Horizon on the Middle of Nowhere
Plot Summary: In a distant future, Japan is divided into feudal territories, which have been conquered and are ruled by outside countries. The flying city-ship Musashi, which holds the remnants of the Japanese, is being targeted and has no choice but to keep its people safe by going to war. With the fate of the world resting on its hands, the students of Musashi may hold the key to victory. (ANN)
Ten years ago a little boy, Toori Aoi, had a friend, a cute little girl called Horizon Ariadust. Both were involved in an accident and Horizon was killed. Toori (Jun Fukuyama/Josh Grelle) is now the pervy president of the student council of the Ariadust Student Academy of Musashi – and yet, because of his undying love for dead Horizon, he is also the unlikely hero of this tale. I think…
Anyhoo, it turns out that Horizon’s soul is still residing in the body of an android-style doll called P-01s who works at a cafÉ. In her body is concealed the Armour of Mortal Sins which controls all the other powerful weapons (which were made from her emotions?) – so when the Testament Union abduct P-01s/Horizon and threaten to force her to commit suicide to extract the weapon from her body, obviously Toori and his student friends take on the enemy to save her. Cue many battles of all different types, but most involving impossibly large-bosomed lady warriors.
So there is a story struggling to get out, buried somewhere amongst the frantic confusion of characters, all rushing around for some reason or other, spouting archaic language and info-dumps that serve no useful purpose other than to further complicate matters. (Oh – and did I mention there are also ‘footnotes’ in English, added in an attempt to explain what the translation of the archaic terms mean. You’ll have to pause the action to read them. They probably won’t help any.)
Have you ever watched an anime series and wondered if you’ve somehow failed to grasp some basic underlying logic that makes the whole show click? I’ve notched up more than a few series in my time but never before have I felt quite so baffled as I have with this one. Whether using the subtitles and/or the English dub, the end result is still the same: WTF is going on?
My research revealed that Horizon is based on an (ongoing) series of light novels by Minoru Kawakami (twelve so far and counting!) These come with comprehensive and (useful) glossaries to the rather complicated world set-up, character guides, etc. which – if bundled in with the series – would have proved helpful in trying to understand what the hell is supposed to be happening. I can only conclude that this series was developed for viewers who have already read the novels. As they haven’t been licensed to be translated and published in English, we’re at a serious disadvantage here. Because Kawakami-sensei has created a complex/complicated (take your pick!) science-fictional world where a knowledge of Japanese history and the Warring States period is – I think? – a distinct advantage (although the Thirty Years War is also referenced and the actual year being re-enacted is 1648.) The best UK parallel I can come up with is: imagine in the far-distant future the British Isles is sailing through the atmosphere on vast air ships whilst various ruling families re-enact the English Civil War.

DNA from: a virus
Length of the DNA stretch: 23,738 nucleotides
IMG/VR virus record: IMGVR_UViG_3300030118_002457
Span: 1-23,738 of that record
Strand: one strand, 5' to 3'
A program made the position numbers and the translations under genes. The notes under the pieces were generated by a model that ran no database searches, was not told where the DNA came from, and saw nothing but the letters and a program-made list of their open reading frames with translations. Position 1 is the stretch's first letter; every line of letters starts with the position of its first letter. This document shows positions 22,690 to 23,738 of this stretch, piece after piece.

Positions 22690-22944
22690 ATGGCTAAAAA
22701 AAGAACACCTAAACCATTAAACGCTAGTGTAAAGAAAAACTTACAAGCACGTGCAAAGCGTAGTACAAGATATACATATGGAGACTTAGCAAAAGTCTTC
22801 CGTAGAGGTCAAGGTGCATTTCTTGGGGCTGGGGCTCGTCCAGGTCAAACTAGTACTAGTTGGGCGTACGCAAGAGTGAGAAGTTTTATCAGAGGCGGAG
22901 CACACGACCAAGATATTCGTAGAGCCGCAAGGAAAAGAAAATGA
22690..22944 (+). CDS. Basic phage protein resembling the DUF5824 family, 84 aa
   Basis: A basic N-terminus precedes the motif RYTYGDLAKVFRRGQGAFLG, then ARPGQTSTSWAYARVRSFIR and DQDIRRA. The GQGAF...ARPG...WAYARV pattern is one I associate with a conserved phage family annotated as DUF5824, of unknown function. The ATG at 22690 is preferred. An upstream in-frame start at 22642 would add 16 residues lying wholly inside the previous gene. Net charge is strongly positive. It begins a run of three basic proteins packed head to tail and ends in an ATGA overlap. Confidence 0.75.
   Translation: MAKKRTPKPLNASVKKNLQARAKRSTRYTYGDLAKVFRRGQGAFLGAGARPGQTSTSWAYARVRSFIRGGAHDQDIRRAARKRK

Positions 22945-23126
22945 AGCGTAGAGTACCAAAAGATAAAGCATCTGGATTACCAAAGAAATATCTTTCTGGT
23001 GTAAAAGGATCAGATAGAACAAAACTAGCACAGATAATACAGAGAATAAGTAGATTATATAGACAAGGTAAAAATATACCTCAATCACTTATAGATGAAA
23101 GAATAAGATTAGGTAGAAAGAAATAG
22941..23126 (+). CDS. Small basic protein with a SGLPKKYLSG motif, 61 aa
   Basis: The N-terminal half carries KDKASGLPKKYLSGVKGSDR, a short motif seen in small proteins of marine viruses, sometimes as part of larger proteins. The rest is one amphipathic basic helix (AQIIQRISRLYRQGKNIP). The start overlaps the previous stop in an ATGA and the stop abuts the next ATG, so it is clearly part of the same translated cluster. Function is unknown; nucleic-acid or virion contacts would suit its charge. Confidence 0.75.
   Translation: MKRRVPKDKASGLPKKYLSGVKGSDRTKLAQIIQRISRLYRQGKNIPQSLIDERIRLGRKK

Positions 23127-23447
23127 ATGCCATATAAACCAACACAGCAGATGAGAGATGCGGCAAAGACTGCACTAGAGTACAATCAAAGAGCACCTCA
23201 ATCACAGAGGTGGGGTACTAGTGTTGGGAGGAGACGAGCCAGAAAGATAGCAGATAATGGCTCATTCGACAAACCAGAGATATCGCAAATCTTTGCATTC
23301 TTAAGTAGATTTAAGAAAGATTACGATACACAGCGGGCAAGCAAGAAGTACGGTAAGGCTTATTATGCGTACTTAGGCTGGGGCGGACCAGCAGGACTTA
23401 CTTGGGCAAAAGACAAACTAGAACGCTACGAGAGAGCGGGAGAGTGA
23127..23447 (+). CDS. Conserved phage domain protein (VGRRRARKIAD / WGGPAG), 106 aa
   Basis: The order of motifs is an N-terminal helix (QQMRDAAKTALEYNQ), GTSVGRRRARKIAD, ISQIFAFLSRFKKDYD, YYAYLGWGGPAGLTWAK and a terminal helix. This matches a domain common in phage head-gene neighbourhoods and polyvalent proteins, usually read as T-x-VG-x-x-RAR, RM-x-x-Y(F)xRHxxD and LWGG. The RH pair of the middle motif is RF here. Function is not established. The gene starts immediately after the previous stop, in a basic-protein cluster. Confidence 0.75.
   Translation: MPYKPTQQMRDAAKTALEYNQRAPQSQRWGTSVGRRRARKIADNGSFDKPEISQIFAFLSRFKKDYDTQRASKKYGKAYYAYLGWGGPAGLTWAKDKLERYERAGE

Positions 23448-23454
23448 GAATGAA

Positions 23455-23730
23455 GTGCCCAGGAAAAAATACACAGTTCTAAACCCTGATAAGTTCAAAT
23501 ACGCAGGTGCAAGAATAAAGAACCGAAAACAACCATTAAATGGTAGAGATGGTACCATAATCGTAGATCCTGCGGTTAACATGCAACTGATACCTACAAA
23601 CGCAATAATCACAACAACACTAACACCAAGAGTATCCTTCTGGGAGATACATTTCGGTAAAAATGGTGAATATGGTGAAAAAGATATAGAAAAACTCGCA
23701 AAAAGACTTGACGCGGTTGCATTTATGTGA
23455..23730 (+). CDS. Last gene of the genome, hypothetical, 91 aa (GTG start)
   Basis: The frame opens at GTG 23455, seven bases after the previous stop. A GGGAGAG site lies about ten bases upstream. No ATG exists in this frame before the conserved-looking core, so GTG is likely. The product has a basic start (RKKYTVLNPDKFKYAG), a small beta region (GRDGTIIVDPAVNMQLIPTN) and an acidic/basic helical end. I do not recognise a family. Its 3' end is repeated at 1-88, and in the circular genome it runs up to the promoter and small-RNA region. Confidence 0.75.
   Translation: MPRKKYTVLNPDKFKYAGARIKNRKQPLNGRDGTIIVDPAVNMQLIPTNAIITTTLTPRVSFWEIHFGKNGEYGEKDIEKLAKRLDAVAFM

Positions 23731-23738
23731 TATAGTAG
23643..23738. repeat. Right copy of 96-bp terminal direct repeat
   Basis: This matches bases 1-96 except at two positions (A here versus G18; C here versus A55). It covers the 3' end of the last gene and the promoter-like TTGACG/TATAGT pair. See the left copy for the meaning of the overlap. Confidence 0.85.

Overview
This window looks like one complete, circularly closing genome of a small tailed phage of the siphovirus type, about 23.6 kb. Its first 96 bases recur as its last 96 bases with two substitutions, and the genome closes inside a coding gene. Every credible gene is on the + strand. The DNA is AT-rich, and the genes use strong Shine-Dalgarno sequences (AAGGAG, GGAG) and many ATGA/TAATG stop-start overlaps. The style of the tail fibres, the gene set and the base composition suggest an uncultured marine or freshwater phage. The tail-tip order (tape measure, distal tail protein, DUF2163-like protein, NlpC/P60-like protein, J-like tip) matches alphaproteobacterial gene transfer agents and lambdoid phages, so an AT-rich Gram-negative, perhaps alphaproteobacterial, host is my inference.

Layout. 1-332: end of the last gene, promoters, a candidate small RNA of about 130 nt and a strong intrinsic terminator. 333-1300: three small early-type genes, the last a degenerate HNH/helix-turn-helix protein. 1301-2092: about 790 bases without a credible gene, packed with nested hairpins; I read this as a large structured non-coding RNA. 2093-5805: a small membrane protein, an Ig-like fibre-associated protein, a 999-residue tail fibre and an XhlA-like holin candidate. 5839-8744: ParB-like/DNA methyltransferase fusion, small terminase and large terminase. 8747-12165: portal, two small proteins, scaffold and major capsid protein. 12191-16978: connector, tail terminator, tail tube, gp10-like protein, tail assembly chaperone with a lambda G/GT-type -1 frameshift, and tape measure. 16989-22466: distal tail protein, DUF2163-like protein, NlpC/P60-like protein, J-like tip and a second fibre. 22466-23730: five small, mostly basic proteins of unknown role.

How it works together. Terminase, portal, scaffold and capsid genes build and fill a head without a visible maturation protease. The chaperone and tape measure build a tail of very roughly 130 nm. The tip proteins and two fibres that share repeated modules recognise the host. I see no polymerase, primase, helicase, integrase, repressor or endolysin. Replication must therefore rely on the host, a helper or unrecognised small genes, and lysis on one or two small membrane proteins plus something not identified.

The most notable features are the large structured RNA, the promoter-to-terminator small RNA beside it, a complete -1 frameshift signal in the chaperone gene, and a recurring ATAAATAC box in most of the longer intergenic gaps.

And then there’s the vast – oh, far too vast – cast of characters. Magic, history, and technology co-exist here in a confusing mixture that screams ‘genre grab-bag’ rather than any cohesive – comprehensible – system. Who are all these people? We have winged witches rubbing shoulders with fighting maid dolls, mechas, knights and samurai (mostly female.) The Ariadust Academy also includes several gag characters: a naked incubus, a big talking ball of jelly, a curry-obsessed Indian, Hassan (an unnecessary and unpleasant piece of racial stereotyping) and an overweight shota fan. Several characters possess little magical avatars (as in Baka and Test) whose functions here are far from clear. And don’t even get me started on the subject of Masazumi Honda, the girl who is supposed to be undergoing surgery to change her gender so that she can be the heir; if this is the far future and the technology supports flying city ships, surely a rich and powerful family can bio-engineer themselves a male heir?
The sub text is very close to the US dub – and I found it useful (though not enlightening enough) to run it over the dub. The dialogue makes use of words invented for the novels including the affirmatives “Jud” (“Judge” in the dub) and “Tes” (I guess from Testament?)
On the music front, the lively, catchy Opening Theme “TERMINATED” is sung by Minori Chihara who also plays Horizon. Two Ending Songs alternate: “Pieces” by -Side Ariadust- AiRI (with cute animation) and the more soulful “Stardust Melodia” by -Side Horizon- Ceui. The soundtrack is by Tatsuya Katou, with strong echoes of John Williams’s Star Wars and Danny Elfman’s Nightmare Before Christmas (have some fun listening out for those passages – it beats trying to make sense of the story.)
Extras include textless Opening and Closing songs, the Far East Enlightening Lecture (it’s not very enlightening) and Japanese promo videos and trailers.
If you’re a fan of fan service and girls fighting, there have been other series recently released that probably deliver much better value in terms of story and characters. For what it’s worth, the fights are well animated and a lot of money and resource must have gone into creating this series. But I’m at a loss to know why. And this is only the First Season – there’s a second still to come.
To Be Continued.